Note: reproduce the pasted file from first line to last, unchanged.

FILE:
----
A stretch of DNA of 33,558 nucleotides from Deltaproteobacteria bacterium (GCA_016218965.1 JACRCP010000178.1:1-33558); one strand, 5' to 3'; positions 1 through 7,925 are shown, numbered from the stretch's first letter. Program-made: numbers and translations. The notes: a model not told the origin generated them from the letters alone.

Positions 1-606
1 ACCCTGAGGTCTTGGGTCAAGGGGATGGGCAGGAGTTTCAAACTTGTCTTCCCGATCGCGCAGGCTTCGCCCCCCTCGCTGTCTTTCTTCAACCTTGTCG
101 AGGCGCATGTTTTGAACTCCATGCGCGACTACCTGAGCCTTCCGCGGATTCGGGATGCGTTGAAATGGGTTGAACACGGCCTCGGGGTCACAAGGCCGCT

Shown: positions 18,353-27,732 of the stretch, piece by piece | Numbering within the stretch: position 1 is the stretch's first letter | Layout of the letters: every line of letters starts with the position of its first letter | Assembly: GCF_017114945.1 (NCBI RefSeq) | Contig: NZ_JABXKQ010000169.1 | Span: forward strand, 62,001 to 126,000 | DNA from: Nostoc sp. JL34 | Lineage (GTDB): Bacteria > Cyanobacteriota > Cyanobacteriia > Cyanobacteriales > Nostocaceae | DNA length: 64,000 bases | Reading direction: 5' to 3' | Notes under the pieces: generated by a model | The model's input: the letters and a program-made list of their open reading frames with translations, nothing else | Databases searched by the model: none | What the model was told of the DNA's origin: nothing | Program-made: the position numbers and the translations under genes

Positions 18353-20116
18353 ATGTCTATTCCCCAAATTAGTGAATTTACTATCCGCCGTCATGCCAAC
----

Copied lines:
A stretch of DNA of 33,558 nucleotides from Deltaproteobacteria bacterium (GCA_016218965.1 JACRCP010000178.1:1-33558); one strand, 5' to 3'; positions 1 through 7,925 are shown, numbered from the stretch's first letter. Program-made: numbers and translations. The notes: a model not told the origin generated them from the letters alone.

Positions 1-606
1 ACCCTGAGGTCTTGGGTCAAGGGGATGGGCAGGAGTTTCAAACTTGTCTTCCCGATCGCGCAGGCTTCGCCCCCCTCGCTGTCTTTCTTCAACCTTGTCG
101 AGGCGCATGTTTTGAACTCCATGCGCGACTACCTGAGCCTTCCGCGGATTCGGGATGCGTTGAAATGGGTTGAACACGGCCTCGGGGTCACAAGGCCGCT

Shown: positions 18,353-27,732 of the stretch, piece by piece | Numbering within the stretch: position 1 is the stretch's first letter | Layout of the letters: every line of letters starts with the position of its first letter | Assembly: GCF_017114945.1 (NCBI RefSeq) | Contig: NZ_JABXKQ010000169.1 | Span: forward strand, 62,001 to 126,000 | DNA from: Nostoc sp. JL34 | Lineage (GTDB): Bacteria > Cyanobacteriota > Cyanobacteriia > Cyanobacteriales > Nostocaceae | DNA length: 64,000 bases | Reading direction: 5' to 3' | Notes under the pieces: generated by a model | The model's input: the letters and a program-made list of their open reading frames with translations, nothing else | Databases searched by the model: none | What the model was told of the DNA's origin: nothing | Program-made: the position numbers and the translations under genes

Positions 18353-20116
18353 ATGTCTATTCCCCAAATTAGTGAATTTACTATCCGCCGTCATGCCAAC